Carbon dioxide (CO2)is a gas that is exhaled by humans during the respiratory process. This gas is measured during Indoor Air Quality studies because it provides a good indication if the ventilation system is bringing in enough fresh air for the amount of people utilizing the space. It is typically measured not as a pollutant, but as an indicator as to whether other pollutants may be in the air.
In other words, whereas it is known that CO2 can cause some sleepiness at levels in the low thousands, it really isn't considered a big deal in and of itself.
A recent study, however, may change all of this.
An experiment performed by Usha Satish et. Al. from the Department of Psychiatry and Behavioral Science at the State University of New York tested the effects of relatively low level CO2 exposure on 22 university students.
The study was performed in a controlled environmental chamber that was designed to simulate an office environment. Basic air quality parameters such as ventilation rate, relative humidity, temperature, and the like, were unchanged during the sessions. Participants were exposed to 600 ppm, 1,000 ppm, and 2,500 ppm carbon dioxide at separate 2.5-hour intervals.
During each of the 2.5-hour the sessions, the students were asked to perform computer-based questionnaires related to air quality and health effects. In the last hour and a half of each session, they were required to complete computer-based exercises designed to test their decision making performance.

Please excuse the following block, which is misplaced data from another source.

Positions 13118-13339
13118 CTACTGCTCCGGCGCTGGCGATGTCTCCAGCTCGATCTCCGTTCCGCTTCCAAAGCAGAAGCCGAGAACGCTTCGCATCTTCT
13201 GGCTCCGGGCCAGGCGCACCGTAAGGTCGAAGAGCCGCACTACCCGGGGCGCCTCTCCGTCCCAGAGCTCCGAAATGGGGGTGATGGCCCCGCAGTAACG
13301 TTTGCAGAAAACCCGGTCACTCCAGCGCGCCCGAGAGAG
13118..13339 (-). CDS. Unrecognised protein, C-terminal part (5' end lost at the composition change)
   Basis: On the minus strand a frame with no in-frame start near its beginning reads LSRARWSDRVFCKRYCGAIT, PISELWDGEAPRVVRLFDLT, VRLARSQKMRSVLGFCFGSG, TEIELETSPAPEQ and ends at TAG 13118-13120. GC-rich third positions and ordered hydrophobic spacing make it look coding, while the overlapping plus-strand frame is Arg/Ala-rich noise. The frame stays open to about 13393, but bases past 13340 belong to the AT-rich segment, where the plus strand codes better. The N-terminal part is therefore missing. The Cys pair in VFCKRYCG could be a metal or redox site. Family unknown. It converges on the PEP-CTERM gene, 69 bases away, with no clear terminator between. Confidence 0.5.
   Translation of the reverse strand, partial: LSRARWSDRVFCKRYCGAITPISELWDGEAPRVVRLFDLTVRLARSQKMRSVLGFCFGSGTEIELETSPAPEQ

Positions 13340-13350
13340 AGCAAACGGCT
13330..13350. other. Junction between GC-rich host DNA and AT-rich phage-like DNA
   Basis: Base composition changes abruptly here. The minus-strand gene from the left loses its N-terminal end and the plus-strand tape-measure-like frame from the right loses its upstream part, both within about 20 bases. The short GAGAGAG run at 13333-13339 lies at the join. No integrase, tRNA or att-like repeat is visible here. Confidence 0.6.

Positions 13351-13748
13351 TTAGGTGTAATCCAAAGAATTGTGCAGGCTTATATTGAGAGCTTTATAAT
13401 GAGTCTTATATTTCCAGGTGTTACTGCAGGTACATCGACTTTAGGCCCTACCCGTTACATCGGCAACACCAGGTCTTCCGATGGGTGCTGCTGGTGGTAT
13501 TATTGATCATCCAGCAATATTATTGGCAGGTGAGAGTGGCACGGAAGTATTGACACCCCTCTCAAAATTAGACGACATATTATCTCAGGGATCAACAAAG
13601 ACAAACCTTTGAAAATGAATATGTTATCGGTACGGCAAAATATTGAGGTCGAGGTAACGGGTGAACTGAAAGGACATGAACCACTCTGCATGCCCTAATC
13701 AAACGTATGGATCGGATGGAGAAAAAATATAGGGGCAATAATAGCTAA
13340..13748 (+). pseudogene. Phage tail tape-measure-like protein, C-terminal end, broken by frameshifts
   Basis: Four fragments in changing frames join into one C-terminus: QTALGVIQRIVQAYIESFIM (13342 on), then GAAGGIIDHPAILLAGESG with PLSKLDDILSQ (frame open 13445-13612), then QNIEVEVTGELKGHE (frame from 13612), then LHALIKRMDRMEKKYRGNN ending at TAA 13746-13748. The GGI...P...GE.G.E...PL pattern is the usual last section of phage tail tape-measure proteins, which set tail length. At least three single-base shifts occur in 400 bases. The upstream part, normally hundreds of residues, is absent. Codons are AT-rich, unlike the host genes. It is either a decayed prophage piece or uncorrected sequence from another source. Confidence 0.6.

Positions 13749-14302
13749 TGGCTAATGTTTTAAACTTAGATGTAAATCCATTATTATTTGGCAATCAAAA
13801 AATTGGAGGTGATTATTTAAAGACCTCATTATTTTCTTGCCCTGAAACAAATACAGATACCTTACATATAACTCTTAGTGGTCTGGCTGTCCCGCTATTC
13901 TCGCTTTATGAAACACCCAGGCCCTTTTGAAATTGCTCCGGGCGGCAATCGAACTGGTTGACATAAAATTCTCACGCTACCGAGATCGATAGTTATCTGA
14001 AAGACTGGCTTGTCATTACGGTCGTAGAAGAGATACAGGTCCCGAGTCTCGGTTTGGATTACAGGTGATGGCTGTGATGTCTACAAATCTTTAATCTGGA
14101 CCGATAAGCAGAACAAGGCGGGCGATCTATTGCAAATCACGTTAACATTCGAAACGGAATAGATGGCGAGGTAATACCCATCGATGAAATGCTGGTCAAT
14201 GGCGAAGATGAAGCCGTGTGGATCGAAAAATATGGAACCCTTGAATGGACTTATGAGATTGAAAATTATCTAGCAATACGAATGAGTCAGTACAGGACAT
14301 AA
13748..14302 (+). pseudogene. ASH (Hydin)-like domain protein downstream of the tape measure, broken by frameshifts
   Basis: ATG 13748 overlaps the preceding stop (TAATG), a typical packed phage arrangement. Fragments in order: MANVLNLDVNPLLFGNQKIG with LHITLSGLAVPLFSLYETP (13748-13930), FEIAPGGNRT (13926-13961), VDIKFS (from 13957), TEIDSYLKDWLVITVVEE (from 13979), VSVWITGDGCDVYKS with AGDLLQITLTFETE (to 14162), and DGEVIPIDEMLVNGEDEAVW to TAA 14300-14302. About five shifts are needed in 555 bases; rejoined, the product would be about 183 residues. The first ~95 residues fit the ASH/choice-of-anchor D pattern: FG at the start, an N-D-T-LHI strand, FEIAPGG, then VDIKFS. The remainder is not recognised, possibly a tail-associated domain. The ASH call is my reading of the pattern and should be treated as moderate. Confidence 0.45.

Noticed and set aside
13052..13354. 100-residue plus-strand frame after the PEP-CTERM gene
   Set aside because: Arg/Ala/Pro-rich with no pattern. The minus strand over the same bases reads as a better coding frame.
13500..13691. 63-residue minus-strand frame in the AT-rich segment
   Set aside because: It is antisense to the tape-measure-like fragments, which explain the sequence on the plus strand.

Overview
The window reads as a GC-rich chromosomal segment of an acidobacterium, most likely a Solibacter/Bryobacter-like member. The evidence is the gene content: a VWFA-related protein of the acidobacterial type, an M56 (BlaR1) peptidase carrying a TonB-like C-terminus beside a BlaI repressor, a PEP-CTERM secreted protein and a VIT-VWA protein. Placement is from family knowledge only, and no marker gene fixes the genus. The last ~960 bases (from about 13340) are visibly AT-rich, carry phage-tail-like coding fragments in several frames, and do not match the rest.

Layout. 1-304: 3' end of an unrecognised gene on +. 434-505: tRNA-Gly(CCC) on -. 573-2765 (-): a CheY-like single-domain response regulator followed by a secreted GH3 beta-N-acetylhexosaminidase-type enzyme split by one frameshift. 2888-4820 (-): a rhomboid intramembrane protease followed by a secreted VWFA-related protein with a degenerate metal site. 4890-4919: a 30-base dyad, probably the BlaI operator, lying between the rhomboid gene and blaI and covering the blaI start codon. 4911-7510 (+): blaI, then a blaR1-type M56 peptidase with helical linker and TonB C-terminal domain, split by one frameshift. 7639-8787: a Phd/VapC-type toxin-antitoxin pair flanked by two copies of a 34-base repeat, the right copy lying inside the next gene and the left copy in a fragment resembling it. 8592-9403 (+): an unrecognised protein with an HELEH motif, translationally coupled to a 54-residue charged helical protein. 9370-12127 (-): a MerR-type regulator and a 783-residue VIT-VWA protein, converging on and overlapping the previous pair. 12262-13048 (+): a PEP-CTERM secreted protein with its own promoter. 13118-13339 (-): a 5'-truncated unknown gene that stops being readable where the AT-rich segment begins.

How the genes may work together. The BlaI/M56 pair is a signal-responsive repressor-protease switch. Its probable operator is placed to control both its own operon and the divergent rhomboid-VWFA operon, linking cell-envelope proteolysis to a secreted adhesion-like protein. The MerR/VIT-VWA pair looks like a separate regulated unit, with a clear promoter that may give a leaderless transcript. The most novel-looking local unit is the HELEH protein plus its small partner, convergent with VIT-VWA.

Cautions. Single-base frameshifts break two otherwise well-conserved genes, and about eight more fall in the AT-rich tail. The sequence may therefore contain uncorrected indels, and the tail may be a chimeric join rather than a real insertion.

Results showed a moderate decreases in decision making abilities for those exposed to 1,000 ppm. The students' decision making abilities were found to be much more substantially affected when carbon dioxide levels reached 2,500 ppm.
These surprising results suggest that Carbon Dioxide, rather than being considered mostly benign to human health, should be considered an indoor pollutant. It shows that, rather than simply looking at the gas as an indicator of ventilation effectiveness, it must be dealt with in and of itself as a legitimate element in the creation and maintenance of a healthy indoor environment.
Cashins & Associates has decades of experience in the evaluation of indoor air quality and the identification of particular IAQ problems. Please contact us today to find out how our highly trained and certified team can help identify problems with the indoor environment before they affect the health and productivity of occupants.
Learn about common idoor air quality parameters and exposure guidelines download our paper now.